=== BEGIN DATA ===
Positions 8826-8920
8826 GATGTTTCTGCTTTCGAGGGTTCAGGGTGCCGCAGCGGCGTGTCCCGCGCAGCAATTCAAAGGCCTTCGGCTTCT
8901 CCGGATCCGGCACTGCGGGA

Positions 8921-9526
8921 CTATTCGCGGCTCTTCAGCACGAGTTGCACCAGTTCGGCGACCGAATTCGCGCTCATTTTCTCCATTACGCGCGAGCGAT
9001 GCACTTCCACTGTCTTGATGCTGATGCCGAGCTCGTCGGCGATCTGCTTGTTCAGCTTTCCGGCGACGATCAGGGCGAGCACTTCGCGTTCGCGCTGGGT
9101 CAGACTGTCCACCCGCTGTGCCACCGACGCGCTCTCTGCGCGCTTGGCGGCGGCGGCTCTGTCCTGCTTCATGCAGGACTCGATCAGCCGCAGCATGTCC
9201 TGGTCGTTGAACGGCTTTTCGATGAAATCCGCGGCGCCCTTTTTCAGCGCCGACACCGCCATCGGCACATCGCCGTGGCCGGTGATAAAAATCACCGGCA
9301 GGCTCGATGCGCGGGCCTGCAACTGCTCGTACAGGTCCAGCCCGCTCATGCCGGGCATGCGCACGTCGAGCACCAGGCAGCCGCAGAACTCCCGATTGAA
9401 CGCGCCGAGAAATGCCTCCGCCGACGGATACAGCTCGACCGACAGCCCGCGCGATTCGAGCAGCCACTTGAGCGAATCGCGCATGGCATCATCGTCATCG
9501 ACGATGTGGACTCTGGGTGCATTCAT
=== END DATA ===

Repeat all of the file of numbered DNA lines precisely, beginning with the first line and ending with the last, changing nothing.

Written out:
Positions 8826-8920
8826 GATGTTTCTGCTTTCGAGGGTTCAGGGTGCCGCAGCGGCGTGTCCCGCGCAGCAATTCAAAGGCCTTCGGCTTCT
8901 CCGGATCCGGCACTGCGGGA

Positions 8921-9526
8921 CTATTCGCGGCTCTTCAGCACGAGTTGCACCAGTTCGGCGACCGAATTCGCGCTCATTTTCTCCATTACGCGCGAGCGAT
9001 GCACTTCCACTGTCTTGATGCTGATGCCGAGCTCGTCGGCGATCTGCTTGTTCAGCTTTCCGGCGACGATCAGGGCGAGCACTTCGCGTTCGCGCTGGGT
9101 CAGACTGTCCACCCGCTGTGCCACCGACGCGCTCTCTGCGCGCTTGGCGGCGGCGGCTCTGTCCTGCTTCATGCAGGACTCGATCAGCCGCAGCATGTCC
9201 TGGTCGTTGAACGGCTTTTCGATGAAATCCGCGGCGCCCTTTTTCAGCGCCGACACCGCCATCGGCACATCGCCGTGGCCGGTGATAAAAATCACCGGCA
9301 GGCTCGATGCGCGGGCCTGCAACTGCTCGTACAGGTCCAGCCCGCTCATGCCGGGCATGCGCACGTCGAGCACCAGGCAGCCGCAGAACTCCCGATTGAA
9401 CGCGCCGAGAAATGCCTCCGCCGACGGATACAGCTCGACCGACAGCCCGCGCGATTCGAGCAGCCACTTGAGCGAATCGCGCATGGCATCATCGTCATCG
9501 ACGATGTGGACTCTGGGTGCATTCAT